Exchange-traded fund (ETF) investors looking to get Japan exposure may want to exercise their due diligence before simply diving into their associated funds. According to the Bank of Japan (BOJ), the nation’s economy is expected to contract 4.7% in fiscal 2020 despite recent signs of gradual recovery from the coronavirus pandemic.
According to a Nikkei Asian Review article, the “estimate, released in a quarterly outlook report, is the median of forecasts from all BOJ policy board members, which ranged from minus 4.5% to minus 5.7%. The range represented a worsening from the April estimate of a contraction of between 3.0% and 5.0%.”
“The downshift reflects a slower-than-expected recovery, both in Japan and overseas,” said Hideo Kumano, chief economist at Dai-ichi Life Research Institute.
Like many nations globally, don’t expect a quick bounce back to normalcy.
“The pace of recovery is expected to be gradual,” said Haruhiko Kuroda, the central bank’s governor, at a news conference after a two-day policy board meeting. The BOJ’s funding assistance to businesses will need to be kept in place for some time, he added.
Kuroda highlighted positive aspects of the economy, saying, “The number of bankruptcies has been limited so far, and unemployment has increased, but not as much as in other countries or after the Lehman crisis,” Kuroda added.
This economic picture puts exchange-traded funds (ETFs) in the spotlight that feature Japan exposure, such as the Goldman Sachs ActiveBeta Japan Equity ETF (GSJY). GSJY seeks to provide investment results that closely correspond to the performance of the Goldman Sachs ActiveBeta® Japan Equity Index.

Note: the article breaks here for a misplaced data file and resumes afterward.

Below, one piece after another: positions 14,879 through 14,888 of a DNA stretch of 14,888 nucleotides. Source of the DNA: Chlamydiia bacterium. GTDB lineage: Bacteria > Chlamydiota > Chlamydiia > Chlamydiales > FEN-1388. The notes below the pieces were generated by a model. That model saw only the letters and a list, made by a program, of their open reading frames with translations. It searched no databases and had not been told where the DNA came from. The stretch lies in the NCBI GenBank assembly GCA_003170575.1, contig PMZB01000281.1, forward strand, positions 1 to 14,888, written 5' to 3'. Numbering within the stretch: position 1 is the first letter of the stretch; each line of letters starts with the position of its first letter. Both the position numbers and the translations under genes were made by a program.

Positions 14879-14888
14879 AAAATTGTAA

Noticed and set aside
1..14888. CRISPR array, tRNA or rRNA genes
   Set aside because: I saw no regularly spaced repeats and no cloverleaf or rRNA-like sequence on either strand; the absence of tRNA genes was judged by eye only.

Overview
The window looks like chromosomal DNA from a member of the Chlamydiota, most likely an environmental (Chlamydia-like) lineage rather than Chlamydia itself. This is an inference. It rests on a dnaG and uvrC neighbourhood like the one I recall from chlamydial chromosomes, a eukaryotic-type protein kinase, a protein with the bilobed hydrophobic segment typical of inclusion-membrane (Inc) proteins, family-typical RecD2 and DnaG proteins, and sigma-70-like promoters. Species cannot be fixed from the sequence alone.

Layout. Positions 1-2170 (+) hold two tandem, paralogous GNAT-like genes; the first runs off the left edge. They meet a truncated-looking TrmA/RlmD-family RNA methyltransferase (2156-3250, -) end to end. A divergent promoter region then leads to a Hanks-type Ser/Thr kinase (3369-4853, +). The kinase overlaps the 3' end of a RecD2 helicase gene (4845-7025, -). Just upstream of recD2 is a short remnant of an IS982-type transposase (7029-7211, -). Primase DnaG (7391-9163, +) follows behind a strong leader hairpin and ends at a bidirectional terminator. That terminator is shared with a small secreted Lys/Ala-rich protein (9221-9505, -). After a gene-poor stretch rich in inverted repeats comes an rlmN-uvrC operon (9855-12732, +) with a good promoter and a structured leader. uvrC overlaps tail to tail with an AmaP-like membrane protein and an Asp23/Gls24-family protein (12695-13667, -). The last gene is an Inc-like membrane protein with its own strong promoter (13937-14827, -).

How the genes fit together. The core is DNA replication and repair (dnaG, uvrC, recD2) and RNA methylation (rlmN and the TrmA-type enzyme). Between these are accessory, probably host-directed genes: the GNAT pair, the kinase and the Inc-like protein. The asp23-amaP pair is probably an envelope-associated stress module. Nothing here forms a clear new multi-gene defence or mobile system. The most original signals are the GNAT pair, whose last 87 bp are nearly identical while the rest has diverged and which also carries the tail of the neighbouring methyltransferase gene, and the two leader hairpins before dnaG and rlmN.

The fund seeks to achieve its investment objective by investing at least 80% of its assets (exclusive of collateral held from securities lending) in securities included in its underlying index, in depositary receipts representing securities included in its underlying index and in underlying stocks in respect of depositary receipts included in its underlying index, which is designed to deliver exposure to equity securities of Japanese issuers.
Because GSJY is an ActiveBeta® ETF, that means it follows a performance-seeking methodology that aims to select stocks based on well-established attributes of performance while remaining benchmark-aware. As such, factor diversification is achieved with four distinct performance attributes: good value, strong momentum, high quality, and low volatility.
Furthermore, ActiveBeta® ETFs are among the most competitively priced ETFs on the market. For example, the cost of Goldman Sachs’ ActiveBeta® Japan Equity ETF is 25 basis points, compared to the industry average for smart beta ETFs of 48 basis points.
For more information on GSJY, click here.
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